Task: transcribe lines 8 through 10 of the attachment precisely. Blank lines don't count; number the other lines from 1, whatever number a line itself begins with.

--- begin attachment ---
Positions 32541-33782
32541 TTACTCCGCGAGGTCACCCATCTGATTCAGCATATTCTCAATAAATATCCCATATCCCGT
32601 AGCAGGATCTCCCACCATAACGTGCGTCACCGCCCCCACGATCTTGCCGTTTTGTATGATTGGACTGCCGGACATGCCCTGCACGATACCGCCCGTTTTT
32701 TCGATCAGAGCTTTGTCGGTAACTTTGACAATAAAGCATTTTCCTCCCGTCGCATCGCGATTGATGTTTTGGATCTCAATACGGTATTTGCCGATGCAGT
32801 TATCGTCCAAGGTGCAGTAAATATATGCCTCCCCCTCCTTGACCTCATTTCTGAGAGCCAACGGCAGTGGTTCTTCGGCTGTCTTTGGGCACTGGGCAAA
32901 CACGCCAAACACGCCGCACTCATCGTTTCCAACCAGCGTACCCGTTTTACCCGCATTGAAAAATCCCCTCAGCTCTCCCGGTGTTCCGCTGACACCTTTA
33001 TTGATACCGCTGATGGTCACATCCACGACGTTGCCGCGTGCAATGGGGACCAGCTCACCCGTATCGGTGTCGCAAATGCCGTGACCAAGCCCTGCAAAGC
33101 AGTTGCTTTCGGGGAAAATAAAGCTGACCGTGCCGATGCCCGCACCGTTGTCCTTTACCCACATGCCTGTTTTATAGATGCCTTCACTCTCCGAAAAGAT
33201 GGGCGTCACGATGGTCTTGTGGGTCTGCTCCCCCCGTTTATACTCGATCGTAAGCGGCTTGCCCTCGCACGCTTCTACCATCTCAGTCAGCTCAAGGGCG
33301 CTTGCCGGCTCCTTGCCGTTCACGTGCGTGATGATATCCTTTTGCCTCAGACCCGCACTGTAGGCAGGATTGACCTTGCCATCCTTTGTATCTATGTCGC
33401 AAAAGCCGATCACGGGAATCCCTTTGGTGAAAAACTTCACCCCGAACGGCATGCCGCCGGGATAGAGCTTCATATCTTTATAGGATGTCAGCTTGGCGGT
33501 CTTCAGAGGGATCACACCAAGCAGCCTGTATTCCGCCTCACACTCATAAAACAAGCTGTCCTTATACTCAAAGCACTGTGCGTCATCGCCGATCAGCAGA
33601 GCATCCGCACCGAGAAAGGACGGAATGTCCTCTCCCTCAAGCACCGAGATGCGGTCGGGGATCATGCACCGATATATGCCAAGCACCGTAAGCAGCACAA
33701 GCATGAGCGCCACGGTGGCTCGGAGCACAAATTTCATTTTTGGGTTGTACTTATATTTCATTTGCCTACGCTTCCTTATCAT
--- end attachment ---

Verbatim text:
33101 AGTTGCTTTCGGGGAAAATAAAGCTGACCGTGCCGATGCCCGCACCGTTGTCCTTTACCCACATGCCTGTTTTATAGATGCCTTCACTCTCCGAAAAGAT
33201 GGGCGTCACGATGGTCTTGTGGGTCTGCTCCCCCCGTTTATACTCGATCGTAAGCGGCTTGCCCTCGCACGCTTCTACCATCTCAGTCAGCTCAAGGGCG
33301 CTTGCCGGCTCCTTGCCGTTCACGTGCGTGATGATATCCTTTTGCCTCAGACCCGCACTGTAGGCAGGATTGACCTTGCCATCCTTTGTATCTATGTCGC